Speaking of that place: The Sistine Chapel. Well, it's at the end of a long and winding path through rooms filled with Raphael, and the Borgia Apartments, and, curiously enough, a "Contemporary Gallery". I'll get to the Sistine Chapel in a moment, but I'd just like to take a second to point out, Vatican Curators, that "Contemporary" doesn't really include Henri Matisse anymore. Quite telling of how far back in time the Vatican seems to be spinning its wheels when you consider that fact that pre-WWI work is in that gallery. Also, nobody there knows how to light anything, apparently.

Wave hello to the visitors, creepy back-baby! Ron Swanson looks angry...

Strangely, the contemporary collection, however misnamed, is the most interesting part of the Vatican Museums. It suggests that, perhaps, the Vatican is self aware (oh god, run! RUN!) - the Inclusion of one of Francis Bacon's Papal paintings is evidence of this. However, the staggering proportion of seemingly unaware content in the rest of the museum makes it seem as though someone duped them into buying these more critical works by telling them some phoney story about how the screaming pope is only screaming because he stubbed his toe, or that his Soaps didn't tape. It's weirdly out of place and given the seemingly prideful exposition of the other work throughout the museum, it comes across as a platitude. It becomes especially antithetical when you follow this collection by walking up a flight of stairs (just past the washrooms) to enter the one, the only, The Sistine Chapel.

Guess what? It exists. It left me feeling decidedly empty, actually. Yes, it's a masterpiece. Yes, it's beautiful. No, I didn't care that much. You know when all you hear everyone talking about a show (for me, it was Breaking Bad) and how amazing it is, and then you watch it and it does nothing for you? That was the Sistine Chapel. It just kind of...exists. I had the exact same feeling when I saw Times Square for the first time this past October. And the chapel itself is a strange microcosm of the rest of the museum: you're constantly being shushed loudly by the distressed guards, since this is a place of worship and one must be respectful and modest in such a place. And as soon as you exit, you can buy a commemorative plate.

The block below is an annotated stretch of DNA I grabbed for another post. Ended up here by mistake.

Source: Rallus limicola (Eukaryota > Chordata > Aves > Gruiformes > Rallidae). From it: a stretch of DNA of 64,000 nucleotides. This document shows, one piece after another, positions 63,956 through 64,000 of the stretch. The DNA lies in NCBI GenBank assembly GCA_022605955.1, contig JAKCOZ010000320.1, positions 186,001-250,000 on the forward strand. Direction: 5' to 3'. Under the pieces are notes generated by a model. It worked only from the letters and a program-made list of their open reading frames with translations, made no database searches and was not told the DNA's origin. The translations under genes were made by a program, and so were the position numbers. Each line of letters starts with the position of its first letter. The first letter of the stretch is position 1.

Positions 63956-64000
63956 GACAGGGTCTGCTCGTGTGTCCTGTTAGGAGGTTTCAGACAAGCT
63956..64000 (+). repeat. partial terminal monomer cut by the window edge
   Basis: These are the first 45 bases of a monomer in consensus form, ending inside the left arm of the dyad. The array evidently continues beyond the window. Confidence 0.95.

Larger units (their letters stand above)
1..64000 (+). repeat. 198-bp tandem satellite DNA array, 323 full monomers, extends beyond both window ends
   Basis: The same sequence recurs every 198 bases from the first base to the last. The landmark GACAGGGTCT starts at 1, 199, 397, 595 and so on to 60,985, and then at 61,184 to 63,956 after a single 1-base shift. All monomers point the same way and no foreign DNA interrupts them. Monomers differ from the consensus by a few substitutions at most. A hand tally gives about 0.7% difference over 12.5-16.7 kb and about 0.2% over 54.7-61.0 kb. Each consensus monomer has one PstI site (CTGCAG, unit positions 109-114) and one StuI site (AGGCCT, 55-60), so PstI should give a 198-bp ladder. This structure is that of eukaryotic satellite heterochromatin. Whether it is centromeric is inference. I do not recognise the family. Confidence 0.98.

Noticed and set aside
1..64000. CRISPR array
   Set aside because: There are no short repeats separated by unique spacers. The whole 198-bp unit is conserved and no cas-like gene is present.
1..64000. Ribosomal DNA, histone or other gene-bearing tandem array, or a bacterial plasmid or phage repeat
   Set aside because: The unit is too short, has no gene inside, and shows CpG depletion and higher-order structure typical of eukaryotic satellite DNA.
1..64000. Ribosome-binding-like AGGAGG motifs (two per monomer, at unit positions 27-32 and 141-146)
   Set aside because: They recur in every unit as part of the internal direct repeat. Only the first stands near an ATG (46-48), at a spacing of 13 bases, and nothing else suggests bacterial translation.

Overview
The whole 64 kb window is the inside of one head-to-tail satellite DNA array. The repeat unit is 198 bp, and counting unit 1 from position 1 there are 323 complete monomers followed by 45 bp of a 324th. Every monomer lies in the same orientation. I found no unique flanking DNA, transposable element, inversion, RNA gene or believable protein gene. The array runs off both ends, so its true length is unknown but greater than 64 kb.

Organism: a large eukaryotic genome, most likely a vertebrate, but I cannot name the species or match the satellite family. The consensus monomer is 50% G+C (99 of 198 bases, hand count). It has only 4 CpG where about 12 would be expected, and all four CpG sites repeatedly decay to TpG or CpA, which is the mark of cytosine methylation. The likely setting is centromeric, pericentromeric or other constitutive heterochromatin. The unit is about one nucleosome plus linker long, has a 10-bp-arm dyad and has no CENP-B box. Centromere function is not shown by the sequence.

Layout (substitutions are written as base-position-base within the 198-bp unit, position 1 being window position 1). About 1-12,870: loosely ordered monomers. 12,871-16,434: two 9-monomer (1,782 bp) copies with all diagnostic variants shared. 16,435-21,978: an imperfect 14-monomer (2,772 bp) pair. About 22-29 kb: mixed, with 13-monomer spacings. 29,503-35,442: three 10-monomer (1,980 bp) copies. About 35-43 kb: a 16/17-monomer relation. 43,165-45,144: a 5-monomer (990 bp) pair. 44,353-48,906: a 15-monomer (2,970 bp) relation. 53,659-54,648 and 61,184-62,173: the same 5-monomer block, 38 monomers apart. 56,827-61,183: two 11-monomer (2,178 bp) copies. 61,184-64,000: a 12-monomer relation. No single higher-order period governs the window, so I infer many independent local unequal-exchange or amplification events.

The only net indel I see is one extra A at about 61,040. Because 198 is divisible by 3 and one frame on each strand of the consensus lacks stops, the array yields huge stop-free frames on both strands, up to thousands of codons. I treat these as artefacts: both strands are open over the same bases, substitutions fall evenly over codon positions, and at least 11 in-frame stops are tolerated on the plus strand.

"No photos" just means "don't let us catch you taking photos even though we know you will"

These types of things, the Sistine Chapel, the Mona Lisa, Times Square, etc. have been so widely proliferated in culture throughout the world that at some point, they lost their value as original objects. I can get a better view of the paintings of the Sistine Chapel online rather than stand in the dimly lit cavern where they reside along with the 300 other gawking tourists. If this sounds pessimistic, it is, but I certainly don't regret going to the Vatican Museum. As bad a taste as it left in my mouth, it was an important experience, and really stimulating to think about. It's nice to know that even if I'm not in school I can still seek out knowledge and chase it. 

That same day, we thought we might peruse some of the larger outdoor attractions, so we took the Metro to the Spanish Steps. The Spanish steps are some steps with a church at the top and a big fountain at the bottom. We were there while the fountain was being repaired, which meant that they were basically just some nice steps with some cool history and a great view at the top. Next was the Piazza del Popolo ("People's Square"), which used to be the sort of "entry" into Rome. Two roads, flanked by churches, led into this square (it's more of an oval, really) with a giant obelisk at its centre, where a single road led into Rome. The last and, in my opinion, best thing we saw on our first day was the Trevi Fountain. The Trevi Fountain is an astounding sight. It's always busy but doesn't feel overwhelming so - there seemed to be plenty of room to move around and sit down. I love Baroque sculpture, so it was an absolute pleasure to behold. 

The Trevi Fountain in all its glory...

And well, that was the end of the first day in Rome. It was a doozy - 8 hours of walking - so we earned our gelato. I learned a lot in Rome, and the second day was all about the Coliseum, the Forum, The Palatino, and more, so stay tuned for a post on that some time this week! 

 

- SWB